So exciting was the play, so engrossing was the content, and so dynamic the player base that I can reliably "blame" FR for more than a few poor marks throughout secondary school. In fact, when I obtained my first graphing calculator (the legendary TI-83+ Silver) I stayed awake through quite a few boring classes programming a single player text-based adventure game in TI-BASIC. My introduction to computer programming, as it was for many others.
I quickly became convinced that I could build a better mousetrap. Naturally, having zero programming experience outside of the TI-83, I was very confident.
Fast-forwarding through many years of personal history, I now put meat on my family's table through my first company, Forge Software. We're a "general purpose" software development shop but our bread and butter has always been web development. Not cat blogs, but the complex stuff. Heavy, data-driven, many-moving-pieces sort of projects. The kind of dynamic applications where you measure effort in months and not days.
All of our development happens on open source software. It happens with open source software. And it targets open source software. A typical project for us is based on a framework such as Rails, developed with Atom and in Vagrant, and deployed to Ubuntu.
In the past two years I've really come to maturity in my admiration of, appreciation for, and excitement about, open source software. I regularly donate to open source projects and I've even become silly enough to think that I should begin creating and maintaining some myself (e.g. Rulerz and ruby-stylus-source).
For years I've been quietly, privately, working on that pet project though — my own MUD engine. An FR-inspired DikuMUD replacement, intended not as a pre-packaged game, but a modern, extensible, batteries-included framework for creating games called Symphony MUD.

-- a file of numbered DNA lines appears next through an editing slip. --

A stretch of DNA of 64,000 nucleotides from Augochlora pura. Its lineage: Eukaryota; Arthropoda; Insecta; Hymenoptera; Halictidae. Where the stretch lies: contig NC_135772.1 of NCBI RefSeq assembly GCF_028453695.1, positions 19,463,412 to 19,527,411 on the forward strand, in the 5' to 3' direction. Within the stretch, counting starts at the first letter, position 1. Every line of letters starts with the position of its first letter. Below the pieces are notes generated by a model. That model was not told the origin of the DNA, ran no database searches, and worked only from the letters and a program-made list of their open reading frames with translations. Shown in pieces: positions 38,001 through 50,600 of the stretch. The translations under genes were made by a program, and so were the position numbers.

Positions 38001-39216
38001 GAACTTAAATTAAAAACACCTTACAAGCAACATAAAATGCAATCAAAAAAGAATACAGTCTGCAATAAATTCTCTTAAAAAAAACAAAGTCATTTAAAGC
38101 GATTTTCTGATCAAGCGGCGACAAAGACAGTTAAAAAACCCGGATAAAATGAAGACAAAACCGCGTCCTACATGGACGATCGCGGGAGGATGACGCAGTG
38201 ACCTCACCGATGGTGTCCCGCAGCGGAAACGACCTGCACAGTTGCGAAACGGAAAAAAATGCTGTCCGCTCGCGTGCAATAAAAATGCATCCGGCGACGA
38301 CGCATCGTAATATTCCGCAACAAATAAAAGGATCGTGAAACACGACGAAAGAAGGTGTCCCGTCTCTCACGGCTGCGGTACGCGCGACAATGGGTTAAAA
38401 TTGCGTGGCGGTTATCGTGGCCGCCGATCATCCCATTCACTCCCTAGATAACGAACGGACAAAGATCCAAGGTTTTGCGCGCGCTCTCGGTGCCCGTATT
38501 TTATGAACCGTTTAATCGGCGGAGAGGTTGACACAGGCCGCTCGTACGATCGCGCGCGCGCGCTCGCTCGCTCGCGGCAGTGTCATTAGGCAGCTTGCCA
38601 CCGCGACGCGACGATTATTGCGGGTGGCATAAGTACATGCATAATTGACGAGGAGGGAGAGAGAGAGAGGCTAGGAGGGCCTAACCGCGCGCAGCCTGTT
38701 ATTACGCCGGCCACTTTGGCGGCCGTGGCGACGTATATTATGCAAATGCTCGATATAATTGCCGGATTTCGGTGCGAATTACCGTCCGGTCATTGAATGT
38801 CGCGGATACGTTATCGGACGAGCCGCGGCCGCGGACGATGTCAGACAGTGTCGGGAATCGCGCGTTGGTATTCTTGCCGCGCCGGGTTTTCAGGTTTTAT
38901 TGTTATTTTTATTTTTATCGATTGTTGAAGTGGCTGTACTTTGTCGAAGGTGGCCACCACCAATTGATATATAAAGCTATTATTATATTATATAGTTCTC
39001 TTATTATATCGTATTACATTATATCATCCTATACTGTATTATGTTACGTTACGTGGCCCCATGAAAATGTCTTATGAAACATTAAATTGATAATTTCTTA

The name is pretty unimaginative. Often during development I will listen to the Allegretto of Beethoven's 7th Symphony:
More than once I've gotten so excited, and made so much progress, that I even brought a few friends in on the project. They've helped with conceptual develompent, they've helped with identifying bugs, they've helped build zones, only for enthusiasm to die off because I just couldn't lay the code down fast enough to keep up. Because life came along with its own priorities. Because shinier objects grabbed my attention. Because excuses.
Last week I heard Allan Jude (on TechSNAP) recapping one of the points Robert Elz made in his keynote at AsiaBSDCon. Jude's comment (starting at the 29:23 mark) is only about 30 seconds long:
TL;DR: Your code is ugly; publish it anyway.
This struck a chord. My "inability" (read: historical lack of focus) to produce a truly playable version of Symphony has been a joke amongst me and my friends. It comes up every so many months, and goes something like this:
The problem was that Clinton really just couldn't get Healthcare done in the 90's.
Yeah, just like Symphony, right Tonk?
Won't they ever finish that horrible construction on the freeway?
Ten bucks says they get it done before Symphony's ready.
Like any good ribbing, it stung in the beginning, but I toughed up. I even make the joke myself nowadays. When Jude makes the assertion that
Nothing's worse than no code at all.
I stopped in my tracks, rewound, and listened to the argument a second, then a third time. The Symphony MUD code is
ugly revolting in places. There are even features which are so poorly written I wish I'd never even implemented them. But they're there. And on the whole, while Symphony MUD is far from finished, what's there works. As much as I hate to admit it, and as ashamed as I am of it, it IS better than nothing.
In that spirit, I'm releasing Symphony MUD into the wild under the MIT license.
The official Symphony MUD project will follow a BDFL governance model until such a time when that proves suboptimal (and I'll be exceedingly pleased to see that day - it's a good problem for a project to have). There's a beefy TODO already, and that's a fraction of what's in my head, but I'll be getting all that into Github milestones and issues.
I'd love to have a community of players on whatever my "official" instance is called. I'd love to have admins and developers contribute to the core source. I'd love to have builders passionate enough to contribute new Zones to the default map.
* Feudal Realms has now been offline for many years, so unfortunately I can't provide a direct link; however a user on Top Mud Sites looks to have contributed a reasonable summary and I did find an active Facebook group, if you're into that.